REVIEW: Monkey Ghosts and Amorous Catfish Bring Grace, Beauty and Weirdness to Uncle Boonmee

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And really, the woman's presence is hardly weird at all compared with the next guest: A monkey spirit with glowing red eyes, who explains in vague, dreamy detail how he came to live inside his current furry form. All of this follows the movie's opening sequence, in which a cow stands listlessly among a stand of trees in a misty twilight. Egged on, perhaps, by the half-urgent, half-soothing chirping of crickets and cicadas, he eventually breaks his tether and runs off, with school's-out-forever abandon. His confused run at freedom is short-lived: He's reclaimed and becalmed by a man who seemingly emerges from nowhere, as a silent group of red-eyed monkey ghosts looks on.

That cow may be a previous incarnation of Uncle Boonmee, a half-glimpsed memory from a very different life. Or it could be just a cow, because in a Joe movie, being "just a cow" is certainly enough. Anyone who has seen any of Joe's previous pictures -- Tropical Malady, with its talking tiger spirit; Syndromes and a Century, a love story that takes place wholly before the lovers even get together -- probably knows that connecting the dots of Uncle Boonmee, in any strict way, is futile. But there is a story here, albeit one that takes shape from the mist the movie leaves in its wake. The experience of watching a Joe movie -- of bearing witness to the cool, frondy forests and light-streaked skies that recur in his movie's landscapes, of slipping into the way his characters live so intensely but un-self-consciously in the present -- accounts for only half the experience of actually seeing it. There is the Joe movie that you watch, and the one that follows you home afterward: One is a ghost of the other, but it's hard to tell which is which.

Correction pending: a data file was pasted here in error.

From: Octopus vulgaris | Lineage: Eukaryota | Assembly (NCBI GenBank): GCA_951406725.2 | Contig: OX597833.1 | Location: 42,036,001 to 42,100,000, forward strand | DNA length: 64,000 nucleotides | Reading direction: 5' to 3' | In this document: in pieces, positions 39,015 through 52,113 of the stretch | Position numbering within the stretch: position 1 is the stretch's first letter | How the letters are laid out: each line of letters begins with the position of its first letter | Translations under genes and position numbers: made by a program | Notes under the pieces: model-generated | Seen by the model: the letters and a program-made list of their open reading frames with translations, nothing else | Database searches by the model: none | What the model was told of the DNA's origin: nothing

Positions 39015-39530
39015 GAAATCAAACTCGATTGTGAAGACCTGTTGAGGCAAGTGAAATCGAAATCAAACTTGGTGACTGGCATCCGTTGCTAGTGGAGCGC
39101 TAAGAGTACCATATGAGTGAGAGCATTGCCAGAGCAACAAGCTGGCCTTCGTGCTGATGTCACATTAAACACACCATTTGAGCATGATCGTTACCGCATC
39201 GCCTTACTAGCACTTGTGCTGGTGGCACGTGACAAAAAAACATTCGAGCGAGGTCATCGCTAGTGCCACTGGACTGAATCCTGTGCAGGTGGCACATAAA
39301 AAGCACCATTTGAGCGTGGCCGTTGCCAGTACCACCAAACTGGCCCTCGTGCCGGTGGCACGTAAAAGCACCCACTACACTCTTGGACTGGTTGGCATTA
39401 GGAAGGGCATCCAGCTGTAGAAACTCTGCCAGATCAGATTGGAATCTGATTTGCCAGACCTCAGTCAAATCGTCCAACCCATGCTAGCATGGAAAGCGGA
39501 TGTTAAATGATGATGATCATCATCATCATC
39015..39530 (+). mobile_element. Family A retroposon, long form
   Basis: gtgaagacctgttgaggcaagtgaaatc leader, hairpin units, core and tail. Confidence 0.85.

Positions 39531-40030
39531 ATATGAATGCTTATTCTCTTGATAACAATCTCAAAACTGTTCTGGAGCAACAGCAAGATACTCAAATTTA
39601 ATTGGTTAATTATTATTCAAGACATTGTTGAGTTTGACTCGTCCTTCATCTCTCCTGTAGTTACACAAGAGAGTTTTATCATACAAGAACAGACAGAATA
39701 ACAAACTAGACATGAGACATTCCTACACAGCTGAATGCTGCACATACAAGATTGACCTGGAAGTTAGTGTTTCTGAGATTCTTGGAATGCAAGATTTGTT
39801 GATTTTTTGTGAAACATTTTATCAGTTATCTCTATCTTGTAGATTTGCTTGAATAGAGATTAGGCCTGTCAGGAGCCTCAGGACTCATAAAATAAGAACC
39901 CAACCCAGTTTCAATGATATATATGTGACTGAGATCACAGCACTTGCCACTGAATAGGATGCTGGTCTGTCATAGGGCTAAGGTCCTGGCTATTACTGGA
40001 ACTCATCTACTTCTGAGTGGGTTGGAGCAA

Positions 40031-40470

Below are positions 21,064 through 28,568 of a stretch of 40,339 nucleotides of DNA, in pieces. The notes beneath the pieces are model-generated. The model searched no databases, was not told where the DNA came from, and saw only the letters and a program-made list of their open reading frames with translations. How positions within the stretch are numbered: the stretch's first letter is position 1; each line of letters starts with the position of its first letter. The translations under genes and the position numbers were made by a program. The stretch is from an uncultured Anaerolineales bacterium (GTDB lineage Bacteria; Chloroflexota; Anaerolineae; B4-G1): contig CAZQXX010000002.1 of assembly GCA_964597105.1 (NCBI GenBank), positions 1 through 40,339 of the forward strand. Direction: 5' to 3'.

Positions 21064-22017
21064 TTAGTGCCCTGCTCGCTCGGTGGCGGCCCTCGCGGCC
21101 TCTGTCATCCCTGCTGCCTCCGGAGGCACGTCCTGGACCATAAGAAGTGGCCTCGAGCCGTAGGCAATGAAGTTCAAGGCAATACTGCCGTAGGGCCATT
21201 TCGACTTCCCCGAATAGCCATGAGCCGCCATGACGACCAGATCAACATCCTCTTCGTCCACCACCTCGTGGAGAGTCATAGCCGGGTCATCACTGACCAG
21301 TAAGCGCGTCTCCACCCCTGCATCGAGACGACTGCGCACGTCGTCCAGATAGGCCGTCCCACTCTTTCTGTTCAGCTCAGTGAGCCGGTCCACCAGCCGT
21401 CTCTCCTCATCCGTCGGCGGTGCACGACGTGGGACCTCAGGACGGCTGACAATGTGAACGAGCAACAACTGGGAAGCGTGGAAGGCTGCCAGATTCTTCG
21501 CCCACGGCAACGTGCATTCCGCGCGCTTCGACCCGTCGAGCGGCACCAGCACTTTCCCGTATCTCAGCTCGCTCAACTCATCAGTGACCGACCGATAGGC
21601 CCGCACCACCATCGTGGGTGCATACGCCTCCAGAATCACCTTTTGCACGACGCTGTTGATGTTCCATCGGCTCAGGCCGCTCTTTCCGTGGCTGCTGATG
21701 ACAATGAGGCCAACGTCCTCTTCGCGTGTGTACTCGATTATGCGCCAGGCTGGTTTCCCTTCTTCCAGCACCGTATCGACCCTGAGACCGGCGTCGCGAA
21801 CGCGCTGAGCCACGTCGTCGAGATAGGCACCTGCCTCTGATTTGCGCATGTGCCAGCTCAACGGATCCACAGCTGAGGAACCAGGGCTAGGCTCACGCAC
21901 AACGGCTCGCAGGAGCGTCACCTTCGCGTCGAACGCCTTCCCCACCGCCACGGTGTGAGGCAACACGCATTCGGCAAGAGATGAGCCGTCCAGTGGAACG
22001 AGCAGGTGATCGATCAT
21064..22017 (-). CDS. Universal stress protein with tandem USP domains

That's why I find Joe's movies to be magic: They're oblique and concrete at once, gorgeous to look at, and dappled with jokes that connect the real world with the dream one (like the way Jen asks the monkey ghost, with a faint air of motherly disapproval, "Why did you grow your hair so long?"). Uncle Boonmee was shot by two cinematographers, Sayombhu Mukdeeprom (Joe's regular collaborator) and Yukontorn Mingmongkon, who don't so much capture the stillness of the countryside as pick up on its every minute vibration. Their compositions are restrained but never static: During that dinner-table ghost visitation, a lantern glows nearby like a facsimile moon, a reminder, perhaps, not to take the natural world at face value.

I'm sure that someone with a better knowledge of Thai folklore could illuminate some of the deeper meanings of Uncle Boonmee. But as with any Joe movie, the key is to let yourself go with the meandering current of its narrative. In one of the movie's most beautiful sequences, a not-so-pretty princess looks at her reflection in a pond, her unhappiness clouding around her like an oppressive mantle. Suddenly, a catfish speaks up from over yonder, assuring her that her true beauty sets her leagues apart from other women. Grateful for the fish's kindness, she tosses her jewels into the water as an offering, and then, lying back on a pillow of gentle waves, she offers him yet more.